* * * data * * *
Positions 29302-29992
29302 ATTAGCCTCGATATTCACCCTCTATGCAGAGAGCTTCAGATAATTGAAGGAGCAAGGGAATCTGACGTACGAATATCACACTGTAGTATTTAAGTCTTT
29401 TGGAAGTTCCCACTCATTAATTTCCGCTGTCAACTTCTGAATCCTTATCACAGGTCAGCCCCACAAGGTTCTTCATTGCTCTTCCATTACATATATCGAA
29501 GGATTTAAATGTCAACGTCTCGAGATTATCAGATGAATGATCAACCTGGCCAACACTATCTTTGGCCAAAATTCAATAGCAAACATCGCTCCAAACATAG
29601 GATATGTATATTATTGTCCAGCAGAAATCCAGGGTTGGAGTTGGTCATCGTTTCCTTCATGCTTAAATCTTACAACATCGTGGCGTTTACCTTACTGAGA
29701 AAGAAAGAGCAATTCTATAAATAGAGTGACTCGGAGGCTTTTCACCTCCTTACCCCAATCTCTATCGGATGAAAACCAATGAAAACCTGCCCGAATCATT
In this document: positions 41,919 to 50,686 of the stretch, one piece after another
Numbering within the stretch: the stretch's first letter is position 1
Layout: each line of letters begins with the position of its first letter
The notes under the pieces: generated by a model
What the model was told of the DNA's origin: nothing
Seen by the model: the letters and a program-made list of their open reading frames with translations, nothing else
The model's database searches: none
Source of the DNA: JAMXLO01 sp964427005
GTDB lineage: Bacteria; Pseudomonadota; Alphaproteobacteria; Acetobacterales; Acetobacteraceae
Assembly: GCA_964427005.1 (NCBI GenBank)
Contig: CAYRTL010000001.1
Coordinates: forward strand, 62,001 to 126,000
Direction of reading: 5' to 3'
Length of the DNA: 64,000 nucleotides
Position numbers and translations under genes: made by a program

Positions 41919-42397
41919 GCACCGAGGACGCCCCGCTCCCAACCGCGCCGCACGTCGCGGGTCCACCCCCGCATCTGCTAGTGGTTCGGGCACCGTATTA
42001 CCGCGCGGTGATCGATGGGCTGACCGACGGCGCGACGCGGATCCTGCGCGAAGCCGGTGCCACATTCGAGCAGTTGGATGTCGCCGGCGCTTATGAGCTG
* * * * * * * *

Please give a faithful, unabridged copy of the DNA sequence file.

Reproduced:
Positions 29302-29992
29302 ATTAGCCTCGATATTCACCCTCTATGCAGAGAGCTTCAGATAATTGAAGGAGCAAGGGAATCTGACGTACGAATATCACACTGTAGTATTTAAGTCTTT
29401 TGGAAGTTCCCACTCATTAATTTCCGCTGTCAACTTCTGAATCCTTATCACAGGTCAGCCCCACAAGGTTCTTCATTGCTCTTCCATTACATATATCGAA
29501 GGATTTAAATGTCAACGTCTCGAGATTATCAGATGAATGATCAACCTGGCCAACACTATCTTTGGCCAAAATTCAATAGCAAACATCGCTCCAAACATAG
29601 GATATGTATATTATTGTCCAGCAGAAATCCAGGGTTGGAGTTGGTCATCGTTTCCTTCATGCTTAAATCTTACAACATCGTGGCGTTTACCTTACTGAGA
29701 AAGAAAGAGCAATTCTATAAATAGAGTGACTCGGAGGCTTTTCACCTCCTTACCCCAATCTCTATCGGATGAAAACCAATGAAAACCTGCCCGAATCATT
In this document: positions 41,919 to 50,686 of the stretch, one piece after another
Numbering within the stretch: the stretch's first letter is position 1
Layout: each line of letters begins with the position of its first letter
The notes under the pieces: generated by a model
What the model was told of the DNA's origin: nothing
Seen by the model: the letters and a program-made list of their open reading frames with translations, nothing else
The model's database searches: none
Source of the DNA: JAMXLO01 sp964427005
GTDB lineage: Bacteria; Pseudomonadota; Alphaproteobacteria; Acetobacterales; Acetobacteraceae
Assembly: GCA_964427005.1 (NCBI GenBank)
Contig: CAYRTL010000001.1
Coordinates: forward strand, 62,001 to 126,000
Direction of reading: 5' to 3'
Length of the DNA: 64,000 nucleotides
Position numbers and translations under genes: made by a program

Positions 41919-42397
41919 GCACCGAGGACGCCCCGCTCCCAACCGCGCCGCACGTCGCGGGTCCACCCCCGCATCTGCTAGTGGTTCGGGCACCGTATTA
42001 CCGCGCGGTGATCGATGGGCTGACCGACGGCGCGACGCGGATCCTGCGCGAAGCCGGTGCCACATTCGAGCAGTTGGATGTCGCCGGCGCTTATGAGCTG